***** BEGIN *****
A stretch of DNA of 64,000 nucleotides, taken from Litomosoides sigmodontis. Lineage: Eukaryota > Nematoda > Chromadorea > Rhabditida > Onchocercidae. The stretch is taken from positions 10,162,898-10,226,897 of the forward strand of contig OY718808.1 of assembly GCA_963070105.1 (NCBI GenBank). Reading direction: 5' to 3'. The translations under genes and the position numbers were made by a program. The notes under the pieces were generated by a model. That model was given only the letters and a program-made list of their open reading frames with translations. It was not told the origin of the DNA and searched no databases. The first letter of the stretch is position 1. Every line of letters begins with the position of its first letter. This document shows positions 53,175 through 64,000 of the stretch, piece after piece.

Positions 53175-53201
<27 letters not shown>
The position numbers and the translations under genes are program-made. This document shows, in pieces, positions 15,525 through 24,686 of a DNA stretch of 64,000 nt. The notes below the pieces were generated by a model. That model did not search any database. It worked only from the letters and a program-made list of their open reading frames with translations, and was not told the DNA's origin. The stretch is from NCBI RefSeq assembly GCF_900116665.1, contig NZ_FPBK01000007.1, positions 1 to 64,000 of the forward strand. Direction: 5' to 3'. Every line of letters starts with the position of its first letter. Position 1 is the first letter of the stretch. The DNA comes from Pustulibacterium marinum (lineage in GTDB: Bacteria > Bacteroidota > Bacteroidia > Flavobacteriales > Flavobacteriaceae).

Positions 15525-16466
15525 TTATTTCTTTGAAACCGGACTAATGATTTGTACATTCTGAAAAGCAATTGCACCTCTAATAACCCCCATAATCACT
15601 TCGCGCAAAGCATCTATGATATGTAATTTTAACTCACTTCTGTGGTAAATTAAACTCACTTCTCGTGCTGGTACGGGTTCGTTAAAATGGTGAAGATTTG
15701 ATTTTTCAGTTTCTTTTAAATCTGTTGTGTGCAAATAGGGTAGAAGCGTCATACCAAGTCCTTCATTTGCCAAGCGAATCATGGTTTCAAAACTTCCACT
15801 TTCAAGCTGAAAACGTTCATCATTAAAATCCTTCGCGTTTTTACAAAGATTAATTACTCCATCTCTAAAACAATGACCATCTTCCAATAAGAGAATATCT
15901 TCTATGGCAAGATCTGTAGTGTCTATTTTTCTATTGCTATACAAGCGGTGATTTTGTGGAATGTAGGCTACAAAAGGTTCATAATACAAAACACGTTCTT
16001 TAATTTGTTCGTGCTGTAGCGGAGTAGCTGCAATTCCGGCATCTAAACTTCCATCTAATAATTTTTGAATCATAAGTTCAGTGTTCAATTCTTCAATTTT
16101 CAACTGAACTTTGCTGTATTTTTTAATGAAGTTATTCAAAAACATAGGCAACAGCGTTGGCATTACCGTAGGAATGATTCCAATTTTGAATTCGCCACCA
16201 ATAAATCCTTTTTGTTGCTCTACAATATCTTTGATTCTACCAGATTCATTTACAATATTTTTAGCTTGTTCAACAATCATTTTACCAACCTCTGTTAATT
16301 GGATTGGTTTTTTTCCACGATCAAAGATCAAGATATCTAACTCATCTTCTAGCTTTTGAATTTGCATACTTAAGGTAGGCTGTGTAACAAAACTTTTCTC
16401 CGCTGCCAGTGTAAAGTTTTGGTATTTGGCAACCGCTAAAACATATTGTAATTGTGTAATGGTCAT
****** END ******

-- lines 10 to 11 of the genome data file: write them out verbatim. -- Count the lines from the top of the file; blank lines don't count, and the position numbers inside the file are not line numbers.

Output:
15901 TCTATGGCAAGATCTGTAGTGTCTATTTTTCTATTGCTATACAAGCGGTGATTTTGTGGAATGTAGGCTACAAAAGGTTCATAATACAAAACACGTTCTT
16001 TAATTTGTTCGTGCTGTAGCGGAGTAGCTGCAATTCCGGCATCTAAACTTCCATCTAATAATTTTTGAATCATAAGTTCAGTGTTCAATTCTTCAATTTT